Love is dead.
I realized as I read this book that it's been a LONG time since I read any contemporary romances. Jane Austen, Baroness Orczy, Charles Dickens, yes. Anyone else, no. Everything else I read is usually for kids or about how to write better. So it's not like I'm an expert at critiquing a romance. I like books about life with a little romance thrown in. I do not like books that are romances with a little life thrown in.
I recommend The Apothecary's Daughter for romance readers. They'd probably enjoy it. (Also for people with a lot of free time on their hands because it's thick.) I have to say my hat's off to anyone who can write a 415 page romance and make it work, because there's nothing worse than a badly written romance. I would not be the person for the job. Julie Klassen did write a very good romance. My biggest beef is that I thought the plot fizzled at the end. Two other people who read it with me had the same opinion. I like truly satisfying finishes. In The Apothecary's Daughter, I found myself asking, "That's it?"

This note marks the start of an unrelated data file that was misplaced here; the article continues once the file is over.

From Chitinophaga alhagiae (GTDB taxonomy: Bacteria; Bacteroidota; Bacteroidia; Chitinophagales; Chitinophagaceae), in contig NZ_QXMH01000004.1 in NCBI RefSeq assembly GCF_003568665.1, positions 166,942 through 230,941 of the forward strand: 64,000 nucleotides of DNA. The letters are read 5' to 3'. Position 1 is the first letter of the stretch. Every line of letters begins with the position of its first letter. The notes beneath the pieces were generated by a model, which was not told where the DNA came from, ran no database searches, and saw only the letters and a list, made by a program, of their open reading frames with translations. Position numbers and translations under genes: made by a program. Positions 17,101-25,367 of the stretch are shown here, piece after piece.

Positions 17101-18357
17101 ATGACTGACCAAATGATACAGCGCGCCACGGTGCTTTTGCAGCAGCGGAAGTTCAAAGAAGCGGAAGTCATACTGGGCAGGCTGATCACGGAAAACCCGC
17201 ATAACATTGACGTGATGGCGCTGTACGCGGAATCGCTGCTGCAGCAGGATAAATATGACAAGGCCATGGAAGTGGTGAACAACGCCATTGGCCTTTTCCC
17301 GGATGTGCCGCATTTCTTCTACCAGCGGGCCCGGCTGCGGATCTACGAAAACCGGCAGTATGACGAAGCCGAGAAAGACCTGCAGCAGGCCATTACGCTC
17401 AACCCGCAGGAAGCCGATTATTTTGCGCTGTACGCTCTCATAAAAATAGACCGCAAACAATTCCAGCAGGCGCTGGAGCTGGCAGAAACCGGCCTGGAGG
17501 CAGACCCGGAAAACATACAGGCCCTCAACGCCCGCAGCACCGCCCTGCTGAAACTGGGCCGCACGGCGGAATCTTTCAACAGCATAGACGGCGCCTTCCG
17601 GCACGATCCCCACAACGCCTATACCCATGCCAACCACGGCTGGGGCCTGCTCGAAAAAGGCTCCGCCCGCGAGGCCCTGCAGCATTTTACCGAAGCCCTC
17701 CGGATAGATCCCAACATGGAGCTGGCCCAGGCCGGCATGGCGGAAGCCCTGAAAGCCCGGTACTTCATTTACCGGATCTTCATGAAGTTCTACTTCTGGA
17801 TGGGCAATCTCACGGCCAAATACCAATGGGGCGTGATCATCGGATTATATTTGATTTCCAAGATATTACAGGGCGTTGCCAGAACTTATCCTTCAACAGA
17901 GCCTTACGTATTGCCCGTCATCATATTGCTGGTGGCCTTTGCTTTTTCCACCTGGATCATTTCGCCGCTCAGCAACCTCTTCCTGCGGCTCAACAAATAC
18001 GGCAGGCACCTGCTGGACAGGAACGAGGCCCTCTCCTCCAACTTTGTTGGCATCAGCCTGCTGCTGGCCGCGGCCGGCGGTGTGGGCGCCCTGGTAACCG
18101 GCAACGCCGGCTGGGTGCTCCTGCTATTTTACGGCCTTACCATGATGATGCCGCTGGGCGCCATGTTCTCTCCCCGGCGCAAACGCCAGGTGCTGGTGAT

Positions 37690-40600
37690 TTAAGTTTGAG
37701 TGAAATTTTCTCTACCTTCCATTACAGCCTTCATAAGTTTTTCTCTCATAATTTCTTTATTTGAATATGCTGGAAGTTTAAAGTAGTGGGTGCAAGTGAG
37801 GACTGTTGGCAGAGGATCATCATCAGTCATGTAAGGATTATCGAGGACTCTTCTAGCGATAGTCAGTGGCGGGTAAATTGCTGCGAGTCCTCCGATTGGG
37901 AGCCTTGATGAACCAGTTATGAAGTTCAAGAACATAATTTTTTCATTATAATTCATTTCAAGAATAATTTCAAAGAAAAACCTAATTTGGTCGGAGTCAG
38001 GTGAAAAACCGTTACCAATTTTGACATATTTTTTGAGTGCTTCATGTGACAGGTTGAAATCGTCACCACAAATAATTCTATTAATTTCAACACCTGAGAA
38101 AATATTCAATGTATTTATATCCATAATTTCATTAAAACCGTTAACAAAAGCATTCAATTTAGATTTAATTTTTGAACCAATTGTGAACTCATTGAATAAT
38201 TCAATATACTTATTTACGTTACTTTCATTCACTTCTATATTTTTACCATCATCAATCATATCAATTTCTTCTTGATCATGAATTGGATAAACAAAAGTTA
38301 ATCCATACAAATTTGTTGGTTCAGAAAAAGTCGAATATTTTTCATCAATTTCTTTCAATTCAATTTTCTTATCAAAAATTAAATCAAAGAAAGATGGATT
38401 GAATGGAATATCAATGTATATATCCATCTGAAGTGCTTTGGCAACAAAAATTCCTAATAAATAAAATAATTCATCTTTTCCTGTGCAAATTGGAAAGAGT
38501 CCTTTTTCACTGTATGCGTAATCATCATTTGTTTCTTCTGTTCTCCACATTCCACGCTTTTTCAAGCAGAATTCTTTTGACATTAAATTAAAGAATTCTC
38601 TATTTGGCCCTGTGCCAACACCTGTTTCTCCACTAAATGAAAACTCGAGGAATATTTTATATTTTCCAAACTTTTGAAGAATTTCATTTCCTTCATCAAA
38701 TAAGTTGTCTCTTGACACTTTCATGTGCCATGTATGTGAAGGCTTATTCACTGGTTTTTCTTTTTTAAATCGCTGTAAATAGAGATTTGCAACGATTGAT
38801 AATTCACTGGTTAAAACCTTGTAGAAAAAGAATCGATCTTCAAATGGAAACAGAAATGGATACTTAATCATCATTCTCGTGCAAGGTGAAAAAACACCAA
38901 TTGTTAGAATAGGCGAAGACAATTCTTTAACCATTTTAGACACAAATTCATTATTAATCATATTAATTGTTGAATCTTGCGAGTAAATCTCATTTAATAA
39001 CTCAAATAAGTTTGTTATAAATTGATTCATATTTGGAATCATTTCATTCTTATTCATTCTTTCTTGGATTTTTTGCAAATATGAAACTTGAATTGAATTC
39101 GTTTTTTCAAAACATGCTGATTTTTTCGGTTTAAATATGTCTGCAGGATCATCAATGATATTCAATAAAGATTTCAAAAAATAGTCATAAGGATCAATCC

I can't tell you whether you'd like this book or not. Romance readers will possibly love it. Non-romance readers might like it. It depends on your personal tastes. It is not a book that challenges your soul, but it is just fun, light entertainment. As I said, romances are just not my thing, so take this review with a grain of salt.
An aside: I am also reading The Marriage Project by Kathi Lipp. (Her blog: http://blog.kathilipp.com/) Her book contains a practical project for cultivating a premeditated fun and romantic relationship with your spouse designed to make a marriage last. More on that to come.
Christine, you'd be interested to know that one of her guy-centric dates starts with going to the shooting range with your spouse. Larry would think it was cool. I would, of course, not recommend that you shoot at your spouse while there.
Disclaimer: No one pays me (more's the pity) to write these wonderful book reviews. I just did it because it's my turn to blog today.